January is currently the official movie dead zone, but it may not be for long. Deadline Hollywood reported late last night that the Academy of Motion Picture Arts and Sciences’ Board of Governors are discussing the possibility of moving next year’s Oscars to January.
The move would have major repercussions, and not just on what day the awards would air (at present, next year’s show is scheduled for February 27th, 2011). The way things shake out presently, nominations are announced just over a month before the awards (next year’s nominations announcement is currently scheduled on January 25th). If the Academy Awards moved to January, even taking into consideration the possibility of a condensed timeline, nominations would have to be announced by the beginning of January.
That means the late December slots typically treasured by awards bait movies may become far less valuable (a few of the movies sitting in those coveted spots this coming holiday season include Sofia Coppola’s “Somewhere,” Mike Leigh’s “Another Year,” and the Coens’ remake of ). If the Oscars move happens, don’t be surprised if some of these release dates shift.
The major reason for the possible move is awards season fatigue, both from the audience, who put up with a ton of these shows during the first quarter of ever year, and from the studios, who shell out millions of dollars on film’s Oscar campaigns and would greatly benefit, at least monetarily, by a move to January.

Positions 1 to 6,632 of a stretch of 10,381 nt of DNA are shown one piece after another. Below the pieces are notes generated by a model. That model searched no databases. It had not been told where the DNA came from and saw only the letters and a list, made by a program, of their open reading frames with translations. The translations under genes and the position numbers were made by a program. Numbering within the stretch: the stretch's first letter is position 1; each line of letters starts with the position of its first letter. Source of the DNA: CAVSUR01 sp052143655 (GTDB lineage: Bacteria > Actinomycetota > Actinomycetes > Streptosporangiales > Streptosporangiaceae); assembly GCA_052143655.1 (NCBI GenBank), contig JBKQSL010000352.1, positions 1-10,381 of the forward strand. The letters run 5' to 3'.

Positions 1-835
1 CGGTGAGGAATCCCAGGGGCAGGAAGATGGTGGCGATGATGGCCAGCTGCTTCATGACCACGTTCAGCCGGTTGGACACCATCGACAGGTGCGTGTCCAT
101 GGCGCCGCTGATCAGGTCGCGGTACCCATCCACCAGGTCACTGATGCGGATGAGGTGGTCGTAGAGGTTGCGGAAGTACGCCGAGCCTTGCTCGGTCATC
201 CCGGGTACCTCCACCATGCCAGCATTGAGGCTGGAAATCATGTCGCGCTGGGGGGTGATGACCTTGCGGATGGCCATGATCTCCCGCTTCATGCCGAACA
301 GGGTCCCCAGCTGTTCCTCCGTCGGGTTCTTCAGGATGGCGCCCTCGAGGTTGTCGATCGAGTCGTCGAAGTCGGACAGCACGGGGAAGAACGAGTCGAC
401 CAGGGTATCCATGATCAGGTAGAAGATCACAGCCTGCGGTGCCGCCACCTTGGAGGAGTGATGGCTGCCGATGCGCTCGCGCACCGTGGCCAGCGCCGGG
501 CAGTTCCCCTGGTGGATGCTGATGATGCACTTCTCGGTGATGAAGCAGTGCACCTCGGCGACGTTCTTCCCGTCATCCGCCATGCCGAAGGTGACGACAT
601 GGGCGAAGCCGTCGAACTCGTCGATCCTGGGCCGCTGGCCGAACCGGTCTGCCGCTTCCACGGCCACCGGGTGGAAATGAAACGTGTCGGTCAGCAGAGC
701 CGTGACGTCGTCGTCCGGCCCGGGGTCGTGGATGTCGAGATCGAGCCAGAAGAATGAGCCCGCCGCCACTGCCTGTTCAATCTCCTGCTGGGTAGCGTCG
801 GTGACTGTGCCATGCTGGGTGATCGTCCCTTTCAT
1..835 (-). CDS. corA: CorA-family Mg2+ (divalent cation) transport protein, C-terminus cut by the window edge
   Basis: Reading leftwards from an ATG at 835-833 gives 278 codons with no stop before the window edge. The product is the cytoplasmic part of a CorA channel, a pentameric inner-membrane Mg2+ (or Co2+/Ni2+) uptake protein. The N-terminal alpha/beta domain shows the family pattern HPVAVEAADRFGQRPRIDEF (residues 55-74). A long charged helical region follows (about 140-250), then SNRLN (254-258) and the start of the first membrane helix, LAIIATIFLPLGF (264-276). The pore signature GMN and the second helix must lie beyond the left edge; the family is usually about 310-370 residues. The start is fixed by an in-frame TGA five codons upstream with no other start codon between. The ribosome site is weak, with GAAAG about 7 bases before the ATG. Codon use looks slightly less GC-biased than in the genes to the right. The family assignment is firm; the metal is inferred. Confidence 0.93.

You can bet nominated stars would enjoy it too; as outlined in an exhaustive (and exhausting) piece by New York‘s Mark Harris, the battle over Oscars isn’t so much a race anymore as the Ironman competition to end all Ironman competition. In our modern world of obsessive firsties, it could only help Oscar ratings to jump ahead of some of the other, previously earlier awards shows who feed off the public’s curiosity about the Oscars like bedazzled barnacles.
Other folks that would definitely suffer from such a move include the trades, who make a killing off the For Your Consideration ads (they were one of the biggest winners of the move from five best picture nominees to ten), as well as sites like In Contention who specialize in awards coverage and see a spike in traffic during awards season. A move could also adversely affect the Sundance Film Festival, which usually dominates the world of film coverage for the second half of January but could struggle for headlines (and media and star attendance) if it overlaps with the Oscars.
That’s why if you’re gonna do the show in January, you need to make it early January, which would push the nominations into December; and that might be a reason this whole plan falls apart (or it could be the reason Sundance moves to early February in 2012, who knows).
Personally, I’d love to see a January Academy Awards, and a die off of a few of the other minor league awards as well. Gives us something to do in the otherwise quiet month of January and lets us close the book on the calendar year of movies close to when it actually ends, instead of months and months later.
[Photos: 2010 Academy Awards Nominations Ballot, Greg Harbaugh / ©AMPAS, 2010; The 82nd Academy Awards, Erik Ovanespour / © AMPAS, 2010]